Is Rachel McAdams only in movies about time travel? Usually I would not pick this movie, but on a 14 hour flight, you take what you can get:
The main point of most romantic movies about time travel (and don’t worry, this is not a whole article about those) usually goes something like this: traveling through time makes one realize the importance of the million tiny things that had to add up to make the present what it is.
Time traveling movies wants us to appreciate (and not go back and try to change) the bad things, because they’re just scenes on the train to something better. Like in Candide: all this terrible stuff happens to the main character, but right afterwards, something really good happens because of it. And then something terrible happens because of the good thing. The point is supposed to be that sometimes annoying things really do have no payoff (unless you count “getting wiser at dealing with annoying things”).
I don’t believe this.
Irrational as it might be, I agree with those emo time travel movies and what the internet quotes Marilyn Monroe as saying: things fall apart so better things can fall together. So after a string of delays, flight changes, and 20+ hours of travel, I was figuring that the universe had its bases loaded and had just nodded a reliable slugger up to bat. It delivered:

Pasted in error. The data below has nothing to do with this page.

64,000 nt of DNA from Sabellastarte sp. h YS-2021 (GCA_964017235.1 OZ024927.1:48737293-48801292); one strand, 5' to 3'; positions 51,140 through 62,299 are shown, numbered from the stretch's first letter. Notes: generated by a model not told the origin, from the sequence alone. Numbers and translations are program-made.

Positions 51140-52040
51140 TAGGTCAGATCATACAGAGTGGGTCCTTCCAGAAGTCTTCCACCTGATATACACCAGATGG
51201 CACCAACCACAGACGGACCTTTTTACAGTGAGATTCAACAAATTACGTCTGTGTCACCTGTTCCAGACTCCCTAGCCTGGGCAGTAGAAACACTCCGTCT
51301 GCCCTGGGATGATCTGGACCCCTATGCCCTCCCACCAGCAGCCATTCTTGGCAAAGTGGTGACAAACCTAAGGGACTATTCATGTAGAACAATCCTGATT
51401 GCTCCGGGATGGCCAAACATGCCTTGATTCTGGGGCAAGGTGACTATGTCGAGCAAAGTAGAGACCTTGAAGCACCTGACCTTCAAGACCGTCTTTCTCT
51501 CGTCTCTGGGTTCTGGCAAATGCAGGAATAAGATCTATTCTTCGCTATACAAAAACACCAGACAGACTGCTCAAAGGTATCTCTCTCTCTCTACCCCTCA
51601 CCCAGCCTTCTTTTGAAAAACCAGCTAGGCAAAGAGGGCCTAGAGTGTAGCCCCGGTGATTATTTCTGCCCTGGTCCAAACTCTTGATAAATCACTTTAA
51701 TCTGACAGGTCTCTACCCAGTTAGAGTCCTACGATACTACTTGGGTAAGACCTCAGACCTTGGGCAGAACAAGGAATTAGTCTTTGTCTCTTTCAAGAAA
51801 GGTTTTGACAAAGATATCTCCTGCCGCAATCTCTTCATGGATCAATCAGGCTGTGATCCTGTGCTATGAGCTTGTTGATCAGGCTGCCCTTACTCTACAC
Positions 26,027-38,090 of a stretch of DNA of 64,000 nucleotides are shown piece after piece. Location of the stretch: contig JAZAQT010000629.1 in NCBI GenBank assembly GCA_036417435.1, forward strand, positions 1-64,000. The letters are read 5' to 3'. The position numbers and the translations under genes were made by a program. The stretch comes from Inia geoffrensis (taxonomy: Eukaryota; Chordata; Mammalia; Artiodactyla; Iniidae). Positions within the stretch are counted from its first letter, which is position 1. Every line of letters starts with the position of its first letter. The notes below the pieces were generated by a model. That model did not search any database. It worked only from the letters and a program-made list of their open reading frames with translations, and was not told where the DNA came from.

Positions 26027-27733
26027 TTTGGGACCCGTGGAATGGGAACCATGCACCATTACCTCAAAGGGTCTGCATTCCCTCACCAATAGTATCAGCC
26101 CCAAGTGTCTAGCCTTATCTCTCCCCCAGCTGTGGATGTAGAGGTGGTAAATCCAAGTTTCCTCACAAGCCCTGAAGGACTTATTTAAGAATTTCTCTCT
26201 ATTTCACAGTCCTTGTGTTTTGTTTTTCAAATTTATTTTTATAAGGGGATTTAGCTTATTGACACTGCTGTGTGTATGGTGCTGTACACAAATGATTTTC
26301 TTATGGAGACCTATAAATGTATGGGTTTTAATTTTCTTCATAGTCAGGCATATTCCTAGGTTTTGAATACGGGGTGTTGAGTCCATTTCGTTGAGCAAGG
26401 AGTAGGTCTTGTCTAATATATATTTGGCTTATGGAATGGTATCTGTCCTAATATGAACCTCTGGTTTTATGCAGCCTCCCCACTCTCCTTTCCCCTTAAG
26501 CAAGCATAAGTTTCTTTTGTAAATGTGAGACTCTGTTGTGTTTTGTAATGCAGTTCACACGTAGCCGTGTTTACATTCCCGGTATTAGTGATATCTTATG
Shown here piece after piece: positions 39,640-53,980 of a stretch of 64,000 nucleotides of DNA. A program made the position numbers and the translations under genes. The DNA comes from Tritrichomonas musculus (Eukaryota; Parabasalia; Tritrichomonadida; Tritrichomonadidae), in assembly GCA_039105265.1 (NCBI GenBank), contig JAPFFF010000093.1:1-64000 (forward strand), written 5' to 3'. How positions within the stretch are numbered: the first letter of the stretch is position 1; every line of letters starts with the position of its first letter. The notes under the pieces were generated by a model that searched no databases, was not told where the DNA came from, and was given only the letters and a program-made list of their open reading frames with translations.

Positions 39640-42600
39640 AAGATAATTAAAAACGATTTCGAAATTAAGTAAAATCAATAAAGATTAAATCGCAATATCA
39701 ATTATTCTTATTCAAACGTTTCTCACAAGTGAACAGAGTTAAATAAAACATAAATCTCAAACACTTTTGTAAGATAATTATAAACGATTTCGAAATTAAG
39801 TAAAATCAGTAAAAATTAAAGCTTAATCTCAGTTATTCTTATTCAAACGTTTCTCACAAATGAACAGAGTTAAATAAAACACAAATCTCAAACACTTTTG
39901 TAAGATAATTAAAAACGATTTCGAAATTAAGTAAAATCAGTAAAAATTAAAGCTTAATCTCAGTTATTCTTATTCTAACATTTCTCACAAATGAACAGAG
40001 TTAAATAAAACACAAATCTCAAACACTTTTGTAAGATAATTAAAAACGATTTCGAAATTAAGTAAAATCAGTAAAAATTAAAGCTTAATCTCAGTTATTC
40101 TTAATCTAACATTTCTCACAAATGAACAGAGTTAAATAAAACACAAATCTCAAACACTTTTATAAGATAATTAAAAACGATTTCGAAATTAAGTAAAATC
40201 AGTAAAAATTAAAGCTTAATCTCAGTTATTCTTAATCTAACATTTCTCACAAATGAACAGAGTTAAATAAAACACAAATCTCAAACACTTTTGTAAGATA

This is exactly what it sounds like: a room with thousands of colorful butterflies swarming you. At the airport!
If the planes hadn’t been grounded in San Diego and made me miss my connection, I would have arrived in Singapore in the middle of the night, when the garden was closed. I felt like that “Double Rainbow” guy (see below for facial expression), standing wide-eyed and incredulous and thinking that nothing could be better than tons of butterflies sitting on your shoulders and head:
I am not married to Rachel McAdams, so I can’t go back in time and change the weather or any airline policies to have made my travel more seamless. I’ll just have to believe that I was meant to take the butterflies.